Madagascar Programming Reference Manual    ## Implementation of operators

It should be evident by now that the implementation of an operator should have at least four arguments: a variable x from which the operand (entity on which is applied) is read along with its length nx, and the variable y in which the result is stored and its length .

Also, since every operator comes along with its adjoint, the implementation of the linear operators described later in this chapter, gives also the possibility to compute the adjoint operator. This is done through the boolean adj input argument. When adj is true, the adjoint operator computed. As discussed before, the domains of and are in general different, therefore cannot be applied on . However it can always be applied on or some , which has the same domain as . For this reason, when adj is true, the operand is and the result is and thus, y is used as input and the result is stored in x. As an example if [sec:sf_copy_lop]sf_copy_lop (the identity operator) is called, then the result is that . However if additionally adj is true, then the result will be . If [sec:adjnull]adjnull (the null operator) is called, then the result is that . However if additionally adj is true, then the result will be .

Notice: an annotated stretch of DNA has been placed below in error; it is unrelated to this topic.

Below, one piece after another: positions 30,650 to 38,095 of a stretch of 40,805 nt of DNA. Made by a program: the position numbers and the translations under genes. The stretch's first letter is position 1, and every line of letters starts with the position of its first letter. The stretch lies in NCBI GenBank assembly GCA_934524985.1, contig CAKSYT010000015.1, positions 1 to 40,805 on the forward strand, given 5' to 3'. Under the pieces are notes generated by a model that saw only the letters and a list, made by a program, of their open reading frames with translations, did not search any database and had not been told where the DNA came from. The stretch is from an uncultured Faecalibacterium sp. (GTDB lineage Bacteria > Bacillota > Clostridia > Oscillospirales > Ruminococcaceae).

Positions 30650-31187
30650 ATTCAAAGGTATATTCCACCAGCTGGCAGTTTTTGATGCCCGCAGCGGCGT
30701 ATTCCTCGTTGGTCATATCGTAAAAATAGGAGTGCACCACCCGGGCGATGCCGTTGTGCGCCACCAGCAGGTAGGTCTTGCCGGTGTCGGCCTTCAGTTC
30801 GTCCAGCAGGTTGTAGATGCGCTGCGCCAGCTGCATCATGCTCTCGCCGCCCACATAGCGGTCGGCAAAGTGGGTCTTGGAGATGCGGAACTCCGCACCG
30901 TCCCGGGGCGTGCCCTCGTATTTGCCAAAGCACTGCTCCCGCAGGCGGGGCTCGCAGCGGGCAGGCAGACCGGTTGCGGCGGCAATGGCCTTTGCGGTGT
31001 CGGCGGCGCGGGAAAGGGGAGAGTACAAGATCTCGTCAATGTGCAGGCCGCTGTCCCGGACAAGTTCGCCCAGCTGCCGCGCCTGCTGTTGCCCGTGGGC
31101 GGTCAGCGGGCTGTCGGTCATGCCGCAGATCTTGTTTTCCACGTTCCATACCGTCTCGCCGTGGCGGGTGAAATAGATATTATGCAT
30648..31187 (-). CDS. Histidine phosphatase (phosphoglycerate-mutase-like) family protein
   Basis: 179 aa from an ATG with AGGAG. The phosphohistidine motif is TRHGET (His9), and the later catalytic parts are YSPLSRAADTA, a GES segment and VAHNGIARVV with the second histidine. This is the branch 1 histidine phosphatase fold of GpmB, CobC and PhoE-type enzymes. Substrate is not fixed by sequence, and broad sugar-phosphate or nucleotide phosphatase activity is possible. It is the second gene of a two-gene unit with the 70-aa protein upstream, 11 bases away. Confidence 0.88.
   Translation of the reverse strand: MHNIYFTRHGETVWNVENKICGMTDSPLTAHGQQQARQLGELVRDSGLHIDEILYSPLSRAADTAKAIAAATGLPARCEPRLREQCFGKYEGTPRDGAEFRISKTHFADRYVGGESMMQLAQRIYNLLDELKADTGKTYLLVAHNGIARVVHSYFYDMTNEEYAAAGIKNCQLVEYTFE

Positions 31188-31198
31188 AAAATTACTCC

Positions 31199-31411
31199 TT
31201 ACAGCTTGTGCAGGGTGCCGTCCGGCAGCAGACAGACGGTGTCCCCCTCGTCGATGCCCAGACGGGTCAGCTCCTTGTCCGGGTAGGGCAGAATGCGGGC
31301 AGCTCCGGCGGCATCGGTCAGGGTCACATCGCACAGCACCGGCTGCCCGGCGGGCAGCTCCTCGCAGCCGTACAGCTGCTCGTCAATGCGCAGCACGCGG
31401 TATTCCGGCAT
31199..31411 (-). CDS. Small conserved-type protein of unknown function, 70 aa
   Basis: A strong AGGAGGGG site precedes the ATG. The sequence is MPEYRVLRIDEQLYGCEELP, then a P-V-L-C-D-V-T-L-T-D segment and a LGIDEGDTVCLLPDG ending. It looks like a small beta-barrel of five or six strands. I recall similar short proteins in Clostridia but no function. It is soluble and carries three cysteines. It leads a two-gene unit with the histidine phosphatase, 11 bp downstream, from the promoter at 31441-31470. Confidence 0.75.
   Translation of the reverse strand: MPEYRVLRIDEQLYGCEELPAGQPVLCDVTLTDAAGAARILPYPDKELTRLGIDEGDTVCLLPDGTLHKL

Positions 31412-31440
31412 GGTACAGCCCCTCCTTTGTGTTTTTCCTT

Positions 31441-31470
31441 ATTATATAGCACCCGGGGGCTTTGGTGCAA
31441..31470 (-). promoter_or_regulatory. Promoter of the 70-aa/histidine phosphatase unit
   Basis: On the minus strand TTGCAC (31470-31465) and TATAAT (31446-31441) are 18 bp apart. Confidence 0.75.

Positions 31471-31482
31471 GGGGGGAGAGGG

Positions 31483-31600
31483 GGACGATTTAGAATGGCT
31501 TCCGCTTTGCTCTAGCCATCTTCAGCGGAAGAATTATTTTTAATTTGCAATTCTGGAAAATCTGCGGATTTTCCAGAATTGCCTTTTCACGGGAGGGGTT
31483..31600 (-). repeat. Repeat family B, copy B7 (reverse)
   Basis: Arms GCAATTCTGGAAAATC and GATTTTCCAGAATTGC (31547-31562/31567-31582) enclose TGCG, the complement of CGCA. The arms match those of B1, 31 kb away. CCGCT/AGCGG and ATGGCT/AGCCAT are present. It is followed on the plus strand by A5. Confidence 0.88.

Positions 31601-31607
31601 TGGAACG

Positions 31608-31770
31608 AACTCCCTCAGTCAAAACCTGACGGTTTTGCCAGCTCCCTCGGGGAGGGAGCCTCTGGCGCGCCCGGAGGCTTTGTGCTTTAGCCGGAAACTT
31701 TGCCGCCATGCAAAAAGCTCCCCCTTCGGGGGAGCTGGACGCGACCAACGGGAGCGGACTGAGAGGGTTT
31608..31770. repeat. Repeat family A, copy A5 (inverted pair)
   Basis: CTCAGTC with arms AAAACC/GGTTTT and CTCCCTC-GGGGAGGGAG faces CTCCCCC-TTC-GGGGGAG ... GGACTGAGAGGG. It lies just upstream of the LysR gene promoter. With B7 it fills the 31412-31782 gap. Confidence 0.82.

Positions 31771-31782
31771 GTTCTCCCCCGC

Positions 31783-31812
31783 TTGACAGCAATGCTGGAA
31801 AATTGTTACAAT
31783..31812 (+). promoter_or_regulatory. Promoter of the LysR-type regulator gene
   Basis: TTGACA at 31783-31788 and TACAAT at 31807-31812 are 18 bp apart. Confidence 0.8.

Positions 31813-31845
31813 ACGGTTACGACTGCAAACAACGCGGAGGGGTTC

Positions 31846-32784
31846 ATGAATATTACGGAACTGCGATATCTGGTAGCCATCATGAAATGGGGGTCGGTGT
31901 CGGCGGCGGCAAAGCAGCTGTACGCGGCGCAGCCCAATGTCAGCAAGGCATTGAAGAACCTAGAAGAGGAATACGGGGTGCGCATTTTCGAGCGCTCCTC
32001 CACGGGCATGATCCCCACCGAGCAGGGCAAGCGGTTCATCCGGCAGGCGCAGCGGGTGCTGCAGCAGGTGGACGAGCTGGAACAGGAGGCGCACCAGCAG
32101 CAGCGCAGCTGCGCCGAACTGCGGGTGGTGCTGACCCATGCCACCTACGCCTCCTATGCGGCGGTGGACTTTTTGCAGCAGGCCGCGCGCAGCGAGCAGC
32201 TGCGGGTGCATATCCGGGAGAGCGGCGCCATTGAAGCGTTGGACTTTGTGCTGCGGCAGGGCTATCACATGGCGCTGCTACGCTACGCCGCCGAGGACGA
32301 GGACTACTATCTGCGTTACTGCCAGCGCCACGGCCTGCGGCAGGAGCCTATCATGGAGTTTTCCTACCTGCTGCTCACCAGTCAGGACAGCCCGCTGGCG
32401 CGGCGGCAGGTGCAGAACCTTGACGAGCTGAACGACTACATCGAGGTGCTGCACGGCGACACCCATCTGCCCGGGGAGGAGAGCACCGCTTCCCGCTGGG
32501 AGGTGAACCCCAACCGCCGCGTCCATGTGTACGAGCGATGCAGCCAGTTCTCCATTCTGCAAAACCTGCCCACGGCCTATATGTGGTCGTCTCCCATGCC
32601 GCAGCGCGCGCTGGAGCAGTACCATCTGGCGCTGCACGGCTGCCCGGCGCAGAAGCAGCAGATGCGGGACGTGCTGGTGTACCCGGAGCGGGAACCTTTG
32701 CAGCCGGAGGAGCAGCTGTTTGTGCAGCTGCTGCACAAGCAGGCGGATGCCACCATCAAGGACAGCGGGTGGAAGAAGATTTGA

Finally, it is often the case that we need to compute but . For this reason another boolean argument, namely add is defined. If add is true, then . Considering the same example with the identity operator, if sf_copy_lop is called with add being true, then . If additionally adj is true, then . Or if adjnull is called with add being true, if adj is false, and if adj is true, then (so in essence, if add is true, no matter what the value of adj, nothing happens).

As a conclusion, the linear operators described in this chapter have all the following form:

 adj add description returns 0 0 normal operation 0 1 normal operation with addition 1 0 adjoint operation 1 1 adjoint operation with addition     Madagascar Programming Reference Manual